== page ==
Thousands Are Victimized by the Mandatory Harsh Sentencing for Crack -- Will They Get Justice?
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And in the 2007 case U.S Booker v., the Supreme Court pushed back against strict federal sentencing guidelines, restoring judge’s power to choose more lenient sentences.
The courts that convicted the Garrison twins, however, had no problem abiding by the harsh guidelines.
The Eastern District of Virginia accounts for a full 7.3 percent of the crack convictions that could be eligible for relief, and the 4th Circuit of which it is part--and which denied the twins' appeal--a staggering 25.7 percent Supreme Court later upheld.The Fourth Circuit was notoriously right wing before recent Obama appointees took their seats, handing down decisions supporting the Bush Administration’s detainee policies and striking down a law allowing rape victims to sue their assailants in federal court. In 1999, they even voted to overturn the requirement that police read suspects their Miranda rights--a requirement the
“Virginia was the worst circuit,” says Karen Garrison. “They called it the ‘rocket docket.’”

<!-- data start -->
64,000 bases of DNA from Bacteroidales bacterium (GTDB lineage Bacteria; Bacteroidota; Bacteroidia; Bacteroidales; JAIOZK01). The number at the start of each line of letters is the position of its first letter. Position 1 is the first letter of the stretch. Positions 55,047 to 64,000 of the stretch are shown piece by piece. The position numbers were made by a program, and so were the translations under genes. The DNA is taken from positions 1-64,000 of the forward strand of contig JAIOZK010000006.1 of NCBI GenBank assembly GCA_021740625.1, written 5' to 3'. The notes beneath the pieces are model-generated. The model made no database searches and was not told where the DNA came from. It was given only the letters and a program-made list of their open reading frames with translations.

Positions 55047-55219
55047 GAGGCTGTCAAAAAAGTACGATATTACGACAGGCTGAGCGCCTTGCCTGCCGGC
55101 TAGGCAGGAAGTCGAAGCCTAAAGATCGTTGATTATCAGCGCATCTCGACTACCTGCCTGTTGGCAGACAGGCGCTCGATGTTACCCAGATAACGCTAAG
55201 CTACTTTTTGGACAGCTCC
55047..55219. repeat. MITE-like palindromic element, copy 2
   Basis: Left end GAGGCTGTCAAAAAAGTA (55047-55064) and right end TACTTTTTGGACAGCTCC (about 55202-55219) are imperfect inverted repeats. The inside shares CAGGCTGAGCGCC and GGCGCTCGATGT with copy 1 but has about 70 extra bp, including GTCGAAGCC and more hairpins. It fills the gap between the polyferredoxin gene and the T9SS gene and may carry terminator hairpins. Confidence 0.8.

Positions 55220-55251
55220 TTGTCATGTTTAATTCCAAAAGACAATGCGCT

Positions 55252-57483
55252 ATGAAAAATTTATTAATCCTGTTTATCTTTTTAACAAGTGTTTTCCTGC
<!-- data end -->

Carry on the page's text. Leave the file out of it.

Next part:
Harsh and uneven mandatory minimums, and the Drug War in general, have fueled the mass incarceration of black American males in both state and federal prisons. In 2009, there were 208,118 people locked up in federal prisons, nearly half of them drug offenders. The number of state inmates grew 708 percent between 1972 and 2008, according to the Pew Center on the States, before declining slightly in 2009 to 1,404,503.
“Most of the people who were in prison were just like my brother and I,” says Lawrence. “First time offenders, mainly non-violent. But their sentences were very, very disproportionate to the crime: first time offenders serving 15 to 20 years. That was the norm. And unfortunately, they were African-Americans...We’re the minority in this country, but we’re the majority in prison.”
Daniel Denvir is a journalist in Philadelphia.